Suttons desperation and cluelessness is as evident as Jack's overpowering energie, which seems to be based as much in enthusasm as in fear that slowing down will weak up the horrors of his memories.

Okay - this book was perfect. I'm not able to put in words how much I enjoyed diving into the life this two men. It's not a fast read,
Feb 26, 2011 rated it it was amazing
Shelves: mm, historical, musicians
What a great book! I loved the story, the characters and the writing. :)
Another 5 star for me.
A fantastic book set in New York in the years after the end of WWI.
2 damaged men coming together. A true love story.
Aug 21, 2020 rated it really liked it
Shelves: lgbt
There would be a home to go to, even if it was no more than a pair of arms around him and a head tucked close to his in the darkness.

this was such a sweet and tender escape from real life. sutton and jack are two young men, scarred from world war I and their respective personal misfortunes, who fall into an easy but devoted relationship. I haven't read any wwi-era gay romance before, and I really freaking loved it. (and only a little bit because they reminded me, despite it being a differen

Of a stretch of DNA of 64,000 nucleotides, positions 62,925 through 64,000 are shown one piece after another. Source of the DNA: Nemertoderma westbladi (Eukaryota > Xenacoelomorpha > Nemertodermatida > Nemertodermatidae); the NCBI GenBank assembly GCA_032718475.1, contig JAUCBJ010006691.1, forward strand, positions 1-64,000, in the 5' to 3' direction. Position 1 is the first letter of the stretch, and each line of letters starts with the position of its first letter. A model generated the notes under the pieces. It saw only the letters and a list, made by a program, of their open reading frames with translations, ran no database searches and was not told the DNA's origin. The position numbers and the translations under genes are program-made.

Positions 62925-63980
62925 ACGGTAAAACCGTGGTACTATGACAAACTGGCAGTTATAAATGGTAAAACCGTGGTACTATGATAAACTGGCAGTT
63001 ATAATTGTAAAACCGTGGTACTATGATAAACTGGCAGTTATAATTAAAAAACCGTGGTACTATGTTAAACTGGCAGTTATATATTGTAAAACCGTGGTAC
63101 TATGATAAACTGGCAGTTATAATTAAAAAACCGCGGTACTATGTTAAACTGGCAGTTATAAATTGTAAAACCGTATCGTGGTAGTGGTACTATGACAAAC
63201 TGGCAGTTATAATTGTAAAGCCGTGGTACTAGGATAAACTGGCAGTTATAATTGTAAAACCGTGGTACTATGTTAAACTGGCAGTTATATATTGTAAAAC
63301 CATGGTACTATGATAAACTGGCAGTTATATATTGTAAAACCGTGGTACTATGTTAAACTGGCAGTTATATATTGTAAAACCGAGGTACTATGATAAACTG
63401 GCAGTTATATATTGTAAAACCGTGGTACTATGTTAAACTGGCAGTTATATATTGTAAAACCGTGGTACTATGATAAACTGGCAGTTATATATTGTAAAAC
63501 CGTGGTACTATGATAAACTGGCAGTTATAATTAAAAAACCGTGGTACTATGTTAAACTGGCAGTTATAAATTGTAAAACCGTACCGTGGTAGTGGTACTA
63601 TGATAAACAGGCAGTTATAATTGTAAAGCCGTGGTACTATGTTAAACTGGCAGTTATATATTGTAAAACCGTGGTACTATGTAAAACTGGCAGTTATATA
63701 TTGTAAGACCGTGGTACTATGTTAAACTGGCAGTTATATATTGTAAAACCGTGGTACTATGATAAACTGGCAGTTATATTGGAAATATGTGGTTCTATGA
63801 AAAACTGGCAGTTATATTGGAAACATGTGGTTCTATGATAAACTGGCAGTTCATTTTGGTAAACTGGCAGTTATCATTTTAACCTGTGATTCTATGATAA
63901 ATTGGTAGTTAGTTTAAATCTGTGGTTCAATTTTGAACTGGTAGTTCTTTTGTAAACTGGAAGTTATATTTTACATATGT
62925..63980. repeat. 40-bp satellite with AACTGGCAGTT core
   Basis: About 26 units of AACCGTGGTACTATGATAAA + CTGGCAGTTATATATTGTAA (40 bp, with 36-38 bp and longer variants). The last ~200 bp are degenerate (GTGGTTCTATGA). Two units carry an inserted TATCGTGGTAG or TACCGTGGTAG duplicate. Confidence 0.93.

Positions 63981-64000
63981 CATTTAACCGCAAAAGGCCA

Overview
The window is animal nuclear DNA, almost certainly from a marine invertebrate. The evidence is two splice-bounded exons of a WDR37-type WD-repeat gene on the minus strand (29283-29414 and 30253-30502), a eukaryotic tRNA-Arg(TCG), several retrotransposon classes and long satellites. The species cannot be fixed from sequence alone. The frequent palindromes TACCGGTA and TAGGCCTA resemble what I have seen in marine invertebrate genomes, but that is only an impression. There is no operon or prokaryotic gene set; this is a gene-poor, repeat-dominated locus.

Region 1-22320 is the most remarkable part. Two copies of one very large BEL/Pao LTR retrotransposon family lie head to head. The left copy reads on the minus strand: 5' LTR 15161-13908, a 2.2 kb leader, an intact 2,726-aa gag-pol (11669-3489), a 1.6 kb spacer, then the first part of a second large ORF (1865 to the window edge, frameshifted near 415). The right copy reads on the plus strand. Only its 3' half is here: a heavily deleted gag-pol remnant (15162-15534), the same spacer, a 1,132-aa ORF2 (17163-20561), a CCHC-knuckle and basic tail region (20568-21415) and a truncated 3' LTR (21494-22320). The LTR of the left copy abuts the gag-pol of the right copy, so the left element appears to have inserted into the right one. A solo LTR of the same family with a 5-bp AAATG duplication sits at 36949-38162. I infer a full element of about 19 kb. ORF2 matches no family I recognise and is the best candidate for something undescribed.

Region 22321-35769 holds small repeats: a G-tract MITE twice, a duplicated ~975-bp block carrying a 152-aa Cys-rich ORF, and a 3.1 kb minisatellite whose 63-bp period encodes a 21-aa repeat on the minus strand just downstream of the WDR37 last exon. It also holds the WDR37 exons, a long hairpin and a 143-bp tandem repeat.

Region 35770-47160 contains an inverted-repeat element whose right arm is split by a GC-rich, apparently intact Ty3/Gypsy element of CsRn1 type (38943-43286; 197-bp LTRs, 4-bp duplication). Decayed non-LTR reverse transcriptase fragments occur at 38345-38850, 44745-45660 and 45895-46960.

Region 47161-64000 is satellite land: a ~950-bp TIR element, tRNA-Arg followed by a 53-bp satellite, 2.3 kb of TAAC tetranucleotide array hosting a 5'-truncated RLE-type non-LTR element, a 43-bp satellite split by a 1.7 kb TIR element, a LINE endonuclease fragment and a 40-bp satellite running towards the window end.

May 20, 2018 rated it really liked it
Recommends it for: those looking for a sweet gay break in this year of hellfire
Recommended to Eavan by: Kaija
There's a little bit of a story with this book.

If you know me intimately enough to find out I write (bad) historical fiction and publish it as fanfic online, then you'll know how similar this story is to my own large one. Please don't sue me Tamara--trust me when I say I hadn't heard of this and was pretty stoked when an anonymous message recommended it to me on my blog.

Well, a handful-of-a-lot months later I found an e-copy through the LA library, and 3 days later I was done. I never wanted to
Mark Probst
Mar 31, 2009 rated it it was amazing
Every once in a while I’ll read a book that will literally sweep me off into another world and hold me there, in a magical trance. Whistling in the Dark is one of those novels, and while reading it, I began to feel that I had no business being a writer as nothing I write will ever compare.

Tamara Allen uses a very light touch to show the New York City of 1919 as she recreates a post-war Mecca vividly describing the birth of prohibition, jazz, and radio stations; underground homosexual parties; au
Angel Martinez
Jun 12, 2009 rated it really liked it